Apple iPhone 8 review
For the time-poor among you, here is our review of the iPhone 8 in haiku form:
New iPhone 8
Glass back, better chip OK?
I want my money back.
If you want to know more about the features and functions of the new iPhone 8, though, read on.
It is generally acknowledged that the best iPhone to get is the S version, with the original innovative update delivering ground-breaking design and some innovative new features with a couple of rough edges to be ironed out for the iPhone S release. This is exactly what happended for the iPhone 3, 4, 5 and 6 with the 3GS, 4S, 5S and 6S being more fully formed products. In many ways the iPhone 7 cured many Apple fans of their unrealistic expectations and the replacement for the 7 cemented it forever.
Generally, the best iPhone to own is the iPhone with an S after the number. So based on past releases, the new iPhone 7 should be a ground-breaking design with some innovative new features and a couple of rough edges to be ironed out for the iPhone 7S series. Unfortunately, all you really get with the iPhone 7 is a 6S minus the headphone jack.
The current iPhone lineup includes the latest iPhone 7Plus, iPhone 7 and iPhone SE
The iPhone 7 and 7Plus makes no dramatic change in size, features or overall design compared to the previous iPhone 6S/6S Plus – which is, let's be very clear, a great phone. In fact, many of the existing iPhone 6/6S cases should fit the iPhone 7/7Plus, although some designs may not accommodate the slightly larger camera lens of the iPhone 7Plus with a 2X optical zoom. The iPhone 7 processor is a bit faster and the camera may be slightly better (although it is widely acknowledged the iPhone 6S/6S Plus camera is excellent). So the question is: why would you get an iPhone 7?
Safe for a dunk, not a swim
The iPhone 7 is the first water-resistant Apple phone, designed to withstand a 30-minute dunk in about three feet of water with a water ingress rating of IP67. This is becoming a fairly common level of protection, even for mid-priced smartphones, but it's good to know that Apple has at last caught up to the rest of the industry. However, don't think you can now take your iPhone for a dip in the pool to capture some underwater happy snaps – this extra protection is to save your phone from a drop into the toilet bowl (more common that you may think) or a dunk in the pool.
Another difference is the introduction of the haptic (force feedback) button. While it may add to the long term durability of the device as there is no physical home button, just an area at the bottom of the phone that acts like a button, the difference in day to day use is insignificant aside from a period of adjustment working out just how much force to apply without bringing up the unwanted Siri feature.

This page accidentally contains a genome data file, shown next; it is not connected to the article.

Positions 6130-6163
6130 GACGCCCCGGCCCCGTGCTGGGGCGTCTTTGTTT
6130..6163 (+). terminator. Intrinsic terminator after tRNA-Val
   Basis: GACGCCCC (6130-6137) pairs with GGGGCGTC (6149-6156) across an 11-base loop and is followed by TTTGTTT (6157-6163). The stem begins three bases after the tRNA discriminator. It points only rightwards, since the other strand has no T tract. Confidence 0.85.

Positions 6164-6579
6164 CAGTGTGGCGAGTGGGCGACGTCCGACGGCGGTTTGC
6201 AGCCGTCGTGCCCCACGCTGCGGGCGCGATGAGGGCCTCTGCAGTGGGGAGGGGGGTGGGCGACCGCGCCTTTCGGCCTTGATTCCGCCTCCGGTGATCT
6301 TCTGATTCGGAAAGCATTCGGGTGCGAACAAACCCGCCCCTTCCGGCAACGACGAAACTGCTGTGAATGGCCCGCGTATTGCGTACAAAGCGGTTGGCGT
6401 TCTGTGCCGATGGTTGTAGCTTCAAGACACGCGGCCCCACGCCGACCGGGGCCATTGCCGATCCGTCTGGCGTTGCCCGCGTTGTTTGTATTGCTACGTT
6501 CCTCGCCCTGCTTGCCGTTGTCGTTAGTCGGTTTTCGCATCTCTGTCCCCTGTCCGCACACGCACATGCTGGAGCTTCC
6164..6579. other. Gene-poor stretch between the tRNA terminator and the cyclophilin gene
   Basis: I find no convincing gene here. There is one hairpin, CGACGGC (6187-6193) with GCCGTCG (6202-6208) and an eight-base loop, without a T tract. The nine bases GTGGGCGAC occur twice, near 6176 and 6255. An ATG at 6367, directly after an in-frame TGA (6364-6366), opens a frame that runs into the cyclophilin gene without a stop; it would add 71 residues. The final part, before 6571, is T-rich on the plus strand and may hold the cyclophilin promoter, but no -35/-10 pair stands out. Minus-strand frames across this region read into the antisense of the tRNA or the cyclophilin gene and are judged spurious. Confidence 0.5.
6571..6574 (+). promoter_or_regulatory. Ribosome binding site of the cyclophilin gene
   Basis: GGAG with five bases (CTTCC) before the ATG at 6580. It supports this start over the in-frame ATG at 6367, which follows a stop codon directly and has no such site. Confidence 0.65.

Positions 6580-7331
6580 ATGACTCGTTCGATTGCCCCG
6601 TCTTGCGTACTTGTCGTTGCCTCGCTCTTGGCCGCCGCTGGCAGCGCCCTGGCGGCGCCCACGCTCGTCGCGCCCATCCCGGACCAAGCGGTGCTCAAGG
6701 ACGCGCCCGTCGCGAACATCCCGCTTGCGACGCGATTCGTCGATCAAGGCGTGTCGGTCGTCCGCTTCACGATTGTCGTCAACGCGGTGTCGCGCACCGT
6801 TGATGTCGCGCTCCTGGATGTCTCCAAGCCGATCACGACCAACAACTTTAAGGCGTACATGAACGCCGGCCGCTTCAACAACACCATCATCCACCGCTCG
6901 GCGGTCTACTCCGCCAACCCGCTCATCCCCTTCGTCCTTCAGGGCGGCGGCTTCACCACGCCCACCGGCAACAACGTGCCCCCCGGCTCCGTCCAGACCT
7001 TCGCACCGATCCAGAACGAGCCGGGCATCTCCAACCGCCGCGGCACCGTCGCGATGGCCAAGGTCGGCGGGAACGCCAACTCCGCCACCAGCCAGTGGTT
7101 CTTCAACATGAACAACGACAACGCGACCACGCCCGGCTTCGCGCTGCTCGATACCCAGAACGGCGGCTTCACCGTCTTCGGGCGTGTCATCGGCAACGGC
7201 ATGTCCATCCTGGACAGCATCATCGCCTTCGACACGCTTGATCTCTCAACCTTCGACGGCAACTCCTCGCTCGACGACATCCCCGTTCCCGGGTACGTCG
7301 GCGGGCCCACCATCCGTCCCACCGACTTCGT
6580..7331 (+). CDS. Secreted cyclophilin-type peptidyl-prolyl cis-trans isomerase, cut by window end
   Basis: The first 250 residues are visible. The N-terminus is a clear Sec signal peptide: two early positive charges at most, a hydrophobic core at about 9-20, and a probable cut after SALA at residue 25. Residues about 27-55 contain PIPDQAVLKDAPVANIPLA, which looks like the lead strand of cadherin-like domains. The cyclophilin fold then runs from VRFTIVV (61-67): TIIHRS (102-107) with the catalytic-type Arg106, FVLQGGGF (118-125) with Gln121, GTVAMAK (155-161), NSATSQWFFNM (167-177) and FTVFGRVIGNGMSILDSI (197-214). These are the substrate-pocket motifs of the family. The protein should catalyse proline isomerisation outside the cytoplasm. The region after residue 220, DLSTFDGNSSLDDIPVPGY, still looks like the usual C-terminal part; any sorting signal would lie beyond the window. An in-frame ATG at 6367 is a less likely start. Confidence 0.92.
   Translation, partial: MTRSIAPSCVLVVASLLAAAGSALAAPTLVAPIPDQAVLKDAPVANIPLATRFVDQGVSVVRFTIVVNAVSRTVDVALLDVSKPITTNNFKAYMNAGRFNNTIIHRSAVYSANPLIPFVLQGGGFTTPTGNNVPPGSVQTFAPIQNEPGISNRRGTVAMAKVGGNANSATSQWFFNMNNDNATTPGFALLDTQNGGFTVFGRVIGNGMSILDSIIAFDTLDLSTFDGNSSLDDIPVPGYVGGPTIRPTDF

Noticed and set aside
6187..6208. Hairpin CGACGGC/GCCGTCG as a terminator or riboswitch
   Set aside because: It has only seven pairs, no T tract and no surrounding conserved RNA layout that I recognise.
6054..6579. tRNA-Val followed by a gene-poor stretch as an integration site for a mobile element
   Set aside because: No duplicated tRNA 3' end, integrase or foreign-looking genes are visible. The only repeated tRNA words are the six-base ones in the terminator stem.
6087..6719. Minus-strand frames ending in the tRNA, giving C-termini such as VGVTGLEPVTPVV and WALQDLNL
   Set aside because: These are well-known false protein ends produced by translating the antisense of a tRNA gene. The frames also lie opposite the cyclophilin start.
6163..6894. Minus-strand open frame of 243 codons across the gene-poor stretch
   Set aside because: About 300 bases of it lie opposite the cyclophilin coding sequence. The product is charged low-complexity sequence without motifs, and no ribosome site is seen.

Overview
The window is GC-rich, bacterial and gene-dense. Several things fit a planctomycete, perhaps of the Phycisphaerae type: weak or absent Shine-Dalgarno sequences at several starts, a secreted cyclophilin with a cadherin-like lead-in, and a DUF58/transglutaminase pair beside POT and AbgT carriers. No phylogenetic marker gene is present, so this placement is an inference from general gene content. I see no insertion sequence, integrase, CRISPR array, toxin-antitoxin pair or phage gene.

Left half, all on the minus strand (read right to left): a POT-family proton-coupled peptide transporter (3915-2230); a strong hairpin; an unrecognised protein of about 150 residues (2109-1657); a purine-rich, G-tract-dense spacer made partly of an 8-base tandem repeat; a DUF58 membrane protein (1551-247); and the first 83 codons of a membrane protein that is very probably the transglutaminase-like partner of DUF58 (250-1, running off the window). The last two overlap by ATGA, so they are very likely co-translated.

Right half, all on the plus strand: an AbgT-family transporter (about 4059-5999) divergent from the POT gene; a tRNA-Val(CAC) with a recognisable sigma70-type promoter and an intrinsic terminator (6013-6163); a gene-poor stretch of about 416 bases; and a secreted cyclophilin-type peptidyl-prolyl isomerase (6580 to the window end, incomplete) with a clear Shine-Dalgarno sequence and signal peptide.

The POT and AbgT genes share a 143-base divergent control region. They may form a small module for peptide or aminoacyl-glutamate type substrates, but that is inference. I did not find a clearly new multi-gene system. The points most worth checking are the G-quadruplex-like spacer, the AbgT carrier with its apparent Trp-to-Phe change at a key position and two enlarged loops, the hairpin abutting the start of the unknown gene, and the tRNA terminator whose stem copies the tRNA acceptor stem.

You don't know jack
Let's get to the major issue with the latest iPhone 7 series; Apple has removed the headphone jack, forcing you to either use wireless headphones or an adapter/dongle to listen to your music. The arguments for removing the headphone jack include:
- the ability to make more room for other stuff in the casing
- digital by definition being better than analog audio (it's not)
- the future is wireless.
As well as the inconvenience of having another thing to carry and connect just to listen to music, wireless headphones have their own drawbacks – for example, listening wirelessly runs down the battery on both the headphones and the iPhone.
After using the iPhone 8 for a couple of weeks and asked what I thought were a reasonable series of questions at the Apple headquarters briefing. I have come to the conclusion that that the iPhone 6S will hold its value extremely well on eBay.
Fans of the iPhone 7 (I'm sure there will be some) may suggest that I:
- add a double adapter to charge the phone and listen to music at the same time
- buy a new car with Bluetooth
- buy a better quality set of Bluetooth wireless headphones
- get over it.
The iPhone 8 is a recommended smartphone because it performs as well as any other smartphone available at the moment, but so did the iPhone 7 and iPhone 6S. Interestingly, it didn't score any higher than the iPhone 6S or iPhone 6S Plus – the very reason that existing Apple fans should be disappointed. (Interestingly, unlike the 7, which doesn't support 3.5mm corded headphones without the adapter, the iPhone 6S can comfortably play music using the Lightning-plug earbuds provided with the iPhone 7 – arguably making it more versatile than the new iteration.)
When you pay over $1,000 for a phone (which CHOICE continue to do to keep the latest phones in our labs for reference) you expect the latest device to be discernibly better than the previous version. Basically, as an iPhone company - I want my money back.
If you are upgrading from an iPhone 6S - why?
or older you may be tempted, but if you already own an iPhone 6S or 6Plus and it is working fine, keep it. If you have a favourite set of headphones that use a cord, avoid the iPhone 7 altogether – or maybe think about an iPhone SE.